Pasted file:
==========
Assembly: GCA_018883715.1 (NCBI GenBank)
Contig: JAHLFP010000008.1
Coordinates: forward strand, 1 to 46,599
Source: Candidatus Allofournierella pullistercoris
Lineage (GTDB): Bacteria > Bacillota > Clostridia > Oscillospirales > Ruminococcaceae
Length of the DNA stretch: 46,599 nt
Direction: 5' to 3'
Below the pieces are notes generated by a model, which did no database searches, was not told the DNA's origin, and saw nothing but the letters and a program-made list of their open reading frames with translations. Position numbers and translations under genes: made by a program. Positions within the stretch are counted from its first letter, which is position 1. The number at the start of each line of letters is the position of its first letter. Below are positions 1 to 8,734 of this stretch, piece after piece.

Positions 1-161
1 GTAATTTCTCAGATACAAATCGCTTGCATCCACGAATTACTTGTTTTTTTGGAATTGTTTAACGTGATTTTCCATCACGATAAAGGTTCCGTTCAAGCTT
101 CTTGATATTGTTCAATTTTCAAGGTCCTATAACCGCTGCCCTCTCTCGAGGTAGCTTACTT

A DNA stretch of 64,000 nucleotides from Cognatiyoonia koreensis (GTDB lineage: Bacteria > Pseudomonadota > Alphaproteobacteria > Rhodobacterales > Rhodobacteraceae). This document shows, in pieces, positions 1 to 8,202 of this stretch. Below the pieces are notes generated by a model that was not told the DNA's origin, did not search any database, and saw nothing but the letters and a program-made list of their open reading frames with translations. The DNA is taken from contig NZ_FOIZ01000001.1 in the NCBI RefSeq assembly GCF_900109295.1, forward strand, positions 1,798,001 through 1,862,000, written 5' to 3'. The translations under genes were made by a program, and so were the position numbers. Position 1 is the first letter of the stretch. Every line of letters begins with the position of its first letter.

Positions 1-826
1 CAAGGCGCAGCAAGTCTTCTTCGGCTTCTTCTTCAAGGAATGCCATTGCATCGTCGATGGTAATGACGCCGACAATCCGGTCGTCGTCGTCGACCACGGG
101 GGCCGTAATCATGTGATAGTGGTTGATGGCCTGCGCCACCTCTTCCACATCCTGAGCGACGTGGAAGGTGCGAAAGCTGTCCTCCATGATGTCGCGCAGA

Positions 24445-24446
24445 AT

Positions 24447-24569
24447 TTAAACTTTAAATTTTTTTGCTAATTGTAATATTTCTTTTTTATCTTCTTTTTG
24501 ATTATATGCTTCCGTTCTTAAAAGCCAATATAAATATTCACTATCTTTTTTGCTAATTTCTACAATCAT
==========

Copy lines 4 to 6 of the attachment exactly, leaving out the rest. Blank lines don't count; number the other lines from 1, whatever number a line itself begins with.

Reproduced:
Source: Candidatus Allofournierella pullistercoris
Lineage (GTDB): Bacteria > Bacillota > Clostridia > Oscillospirales > Ruminococcaceae
Length of the DNA stretch: 46,599 nt